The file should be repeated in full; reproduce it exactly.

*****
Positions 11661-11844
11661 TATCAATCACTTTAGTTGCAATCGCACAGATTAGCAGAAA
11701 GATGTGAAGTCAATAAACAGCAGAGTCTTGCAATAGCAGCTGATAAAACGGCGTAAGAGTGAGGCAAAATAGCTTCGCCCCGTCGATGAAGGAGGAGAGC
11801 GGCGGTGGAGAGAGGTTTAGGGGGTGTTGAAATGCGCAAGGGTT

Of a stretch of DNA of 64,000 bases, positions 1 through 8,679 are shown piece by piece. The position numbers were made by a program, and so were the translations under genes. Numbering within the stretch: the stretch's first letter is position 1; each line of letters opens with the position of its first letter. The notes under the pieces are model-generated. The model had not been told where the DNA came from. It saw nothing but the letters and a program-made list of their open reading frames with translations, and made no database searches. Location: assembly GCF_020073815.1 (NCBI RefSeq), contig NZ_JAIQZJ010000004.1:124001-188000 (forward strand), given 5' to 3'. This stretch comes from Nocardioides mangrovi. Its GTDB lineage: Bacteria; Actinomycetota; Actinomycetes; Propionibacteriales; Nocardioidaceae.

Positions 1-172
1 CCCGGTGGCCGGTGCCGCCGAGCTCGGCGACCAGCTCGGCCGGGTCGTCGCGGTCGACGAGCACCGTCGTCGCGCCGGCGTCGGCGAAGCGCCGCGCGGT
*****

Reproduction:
Positions 11661-11844
11661 TATCAATCACTTTAGTTGCAATCGCACAGATTAGCAGAAA
11701 GATGTGAAGTCAATAAACAGCAGAGTCTTGCAATAGCAGCTGATAAAACGGCGTAAGAGTGAGGCAAAATAGCTTCGCCCCGTCGATGAAGGAGGAGAGC
11801 GGCGGTGGAGAGAGGTTTAGGGGGTGTTGAAATGCGCAAGGGTT

Of a stretch of DNA of 64,000 bases, positions 1 through 8,679 are shown piece by piece. The position numbers were made by a program, and so were the translations under genes. Numbering within the stretch: the stretch's first letter is position 1; each line of letters opens with the position of its first letter. The notes under the pieces are model-generated. The model had not been told where the DNA came from. It saw nothing but the letters and a program-made list of their open reading frames with translations, and made no database searches. Location: assembly GCF_020073815.1 (NCBI RefSeq), contig NZ_JAIQZJ010000004.1:124001-188000 (forward strand), given 5' to 3'. This stretch comes from Nocardioides mangrovi. Its GTDB lineage: Bacteria; Actinomycetota; Actinomycetes; Propionibacteriales; Nocardioidaceae.

Positions 1-172
1 CCCGGTGGCCGGTGCCGCCGAGCTCGGCGACCAGCTCGGCCGGGTCGTCGCGGTCGACGAGCACCGTCGTCGCGCCGGCGTCGGCGAAGCGCCGCGCGGT